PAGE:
Commenting on the commemoration plans, The Chief of the General Staff, Sir Nicholas Carter said: “The Battle of Cambrai marked a significant moment in the evolution of armoured warfare and The Royal Tank Regiment are rightly proud of what they achieved in the battle 100 years ago. The tactics and technology employed at Cambrai were in many ways the proving ground for the hugely successful integration of infantry, armour, artillery and air power that led to the decisive combined arms manoeuvre in the last 100 days of the war in 1918. Just as they did 100 years ago, the tanks of the British Army remain a vital capability on today’s battlefields.”

Commanding Officer, Lieutenant Colonel, Simon Ridgway said: “The Battle of Cambrai is of tremendous importance to the Regiment and every year we take the opportunity to commemorate the courage and sacrifice of the world’s first tank crews. The qualities shown by these men – their daring, innovation and willingness to attempt what had never been tried before – remain at the core of the Royal Tank Regiment and its soldiers. The Regiment is fiercely proud of its status as the oldest tank unit in the world and continues to adapt to meet the challenges we face today.”

Curator of the Tank Museum, Bovington, David Willey said: “The Battle of Cambrai was not only the first successful use of tanks in a mass attack. It proved their worth and saved the fledgling Tank Corps which until Cambrai – had not had a chance to really show their capabilities. The Tank Regiment rightly commemorates and celebrate the achievement of their predecessors.”

The Royal Tank Regiment commemorates the anniversary of the battle annually on Cambrai Day (20th November). It is the most important day in the Regimental calendar, and is commemorated wherever its troops find themselves, from the battlefields of the Second World War, to the deserts of Afghanistan, to their current barracks in Tidworth, Wiltshire.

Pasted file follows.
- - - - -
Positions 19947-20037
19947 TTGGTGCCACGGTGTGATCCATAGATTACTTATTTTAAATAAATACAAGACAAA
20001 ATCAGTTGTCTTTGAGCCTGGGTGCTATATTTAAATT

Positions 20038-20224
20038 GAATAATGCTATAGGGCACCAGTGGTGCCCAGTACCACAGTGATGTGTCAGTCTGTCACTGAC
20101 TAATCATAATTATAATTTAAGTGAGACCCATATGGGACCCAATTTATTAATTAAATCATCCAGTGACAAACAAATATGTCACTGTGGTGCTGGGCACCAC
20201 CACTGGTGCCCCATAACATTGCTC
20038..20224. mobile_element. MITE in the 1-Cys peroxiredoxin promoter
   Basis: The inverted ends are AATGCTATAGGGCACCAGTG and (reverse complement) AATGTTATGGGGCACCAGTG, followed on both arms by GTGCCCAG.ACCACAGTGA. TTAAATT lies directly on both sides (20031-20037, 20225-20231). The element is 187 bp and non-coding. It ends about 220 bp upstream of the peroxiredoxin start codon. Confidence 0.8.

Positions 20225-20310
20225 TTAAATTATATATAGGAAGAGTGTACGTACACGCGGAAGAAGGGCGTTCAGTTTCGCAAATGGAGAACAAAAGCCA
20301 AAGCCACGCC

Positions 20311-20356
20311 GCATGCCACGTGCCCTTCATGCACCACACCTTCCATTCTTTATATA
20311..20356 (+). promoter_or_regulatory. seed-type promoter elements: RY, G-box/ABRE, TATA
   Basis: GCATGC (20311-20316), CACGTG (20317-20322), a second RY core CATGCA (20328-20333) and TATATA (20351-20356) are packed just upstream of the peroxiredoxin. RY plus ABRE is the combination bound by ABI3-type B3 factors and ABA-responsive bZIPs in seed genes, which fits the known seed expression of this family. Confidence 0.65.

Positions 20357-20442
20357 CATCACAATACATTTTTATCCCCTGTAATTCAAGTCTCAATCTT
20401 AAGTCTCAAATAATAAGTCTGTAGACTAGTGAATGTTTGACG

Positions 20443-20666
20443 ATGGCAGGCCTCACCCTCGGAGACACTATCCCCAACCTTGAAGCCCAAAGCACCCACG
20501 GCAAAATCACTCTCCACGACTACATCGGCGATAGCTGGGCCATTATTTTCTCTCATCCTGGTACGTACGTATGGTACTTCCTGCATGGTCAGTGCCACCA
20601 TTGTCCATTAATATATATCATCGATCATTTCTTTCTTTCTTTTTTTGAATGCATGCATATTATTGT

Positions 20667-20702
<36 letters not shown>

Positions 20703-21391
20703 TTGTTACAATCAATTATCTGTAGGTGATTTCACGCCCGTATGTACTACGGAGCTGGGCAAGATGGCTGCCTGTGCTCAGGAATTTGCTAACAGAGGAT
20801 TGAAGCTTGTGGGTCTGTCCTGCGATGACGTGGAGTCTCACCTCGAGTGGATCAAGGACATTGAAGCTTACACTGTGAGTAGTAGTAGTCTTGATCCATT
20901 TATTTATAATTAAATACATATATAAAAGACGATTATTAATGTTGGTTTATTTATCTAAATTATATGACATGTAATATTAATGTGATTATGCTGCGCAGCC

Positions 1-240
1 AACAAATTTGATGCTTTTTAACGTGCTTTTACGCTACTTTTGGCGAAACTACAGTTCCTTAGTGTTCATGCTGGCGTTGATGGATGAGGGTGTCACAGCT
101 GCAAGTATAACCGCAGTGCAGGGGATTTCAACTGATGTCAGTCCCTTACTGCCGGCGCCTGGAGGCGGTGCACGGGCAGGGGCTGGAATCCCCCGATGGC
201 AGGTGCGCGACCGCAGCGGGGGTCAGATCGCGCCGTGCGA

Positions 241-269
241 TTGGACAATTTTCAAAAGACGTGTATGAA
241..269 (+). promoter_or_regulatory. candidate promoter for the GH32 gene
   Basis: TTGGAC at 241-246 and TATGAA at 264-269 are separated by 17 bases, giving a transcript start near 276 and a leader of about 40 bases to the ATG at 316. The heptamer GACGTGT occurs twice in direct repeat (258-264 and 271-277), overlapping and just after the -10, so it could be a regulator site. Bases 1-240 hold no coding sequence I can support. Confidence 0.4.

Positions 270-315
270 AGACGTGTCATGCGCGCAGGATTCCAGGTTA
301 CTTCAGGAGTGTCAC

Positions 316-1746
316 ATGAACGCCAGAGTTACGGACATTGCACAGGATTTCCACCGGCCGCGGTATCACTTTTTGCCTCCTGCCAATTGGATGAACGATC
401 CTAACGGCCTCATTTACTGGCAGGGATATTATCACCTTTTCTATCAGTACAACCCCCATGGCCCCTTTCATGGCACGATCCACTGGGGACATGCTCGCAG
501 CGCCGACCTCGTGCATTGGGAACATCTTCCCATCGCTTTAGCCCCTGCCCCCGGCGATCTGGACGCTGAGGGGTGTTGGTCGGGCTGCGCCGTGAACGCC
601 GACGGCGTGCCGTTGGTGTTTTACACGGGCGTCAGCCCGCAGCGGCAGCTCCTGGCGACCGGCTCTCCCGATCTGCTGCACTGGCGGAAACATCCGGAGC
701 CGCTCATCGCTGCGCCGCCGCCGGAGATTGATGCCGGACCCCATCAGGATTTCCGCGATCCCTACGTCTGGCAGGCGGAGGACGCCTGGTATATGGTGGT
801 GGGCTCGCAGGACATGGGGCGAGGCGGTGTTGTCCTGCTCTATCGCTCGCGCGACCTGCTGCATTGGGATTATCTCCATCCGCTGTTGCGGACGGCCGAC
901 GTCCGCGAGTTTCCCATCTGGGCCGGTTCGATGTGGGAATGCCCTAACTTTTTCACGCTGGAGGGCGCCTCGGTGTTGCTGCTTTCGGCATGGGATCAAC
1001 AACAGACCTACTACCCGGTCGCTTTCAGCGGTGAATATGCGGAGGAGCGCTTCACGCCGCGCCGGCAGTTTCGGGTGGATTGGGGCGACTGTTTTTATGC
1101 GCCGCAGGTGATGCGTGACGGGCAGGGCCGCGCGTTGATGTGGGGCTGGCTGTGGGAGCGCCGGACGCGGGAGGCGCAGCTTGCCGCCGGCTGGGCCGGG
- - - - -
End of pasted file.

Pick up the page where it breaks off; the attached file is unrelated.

The Battle of Cambrai took place between 20 November and 6 December 1917. It was the first time that tanks had been used in significant numbers, with over 450 deployed. The battle is also widely recognised as the first time that UK and US soldiers fought and died together in conflict, as US Army engineers were attached to support the British attack.

The attack was initially successful, breaching what the British called the ‘Hindenburg Line’. For the first time in years, bells across the UK including St Paul’s Cathedral rang out to greet the news of a great British victory. The advances showed that even the strongest trench defences could be overcome by a combination of new tactics and equipment.

The Germans however successfully counter-attacked and drove back much of the allied advances. Eventually the offensive was halted, at a cost of 44,000 British and Commonwealth and 41,000 German casualties. However the Tanks had made their mark, and would prove decisive in the Allied victory of 1918.

ENDS

Editors Notes

  • D51 “Deborah” is an original First World War tank that was ‘knocked out’ during the Battle of Cambrai.
  • If you would like to arrange media opportunities ahead of or during the commemorations please contact: ross.palmer118@mod.gov.uk.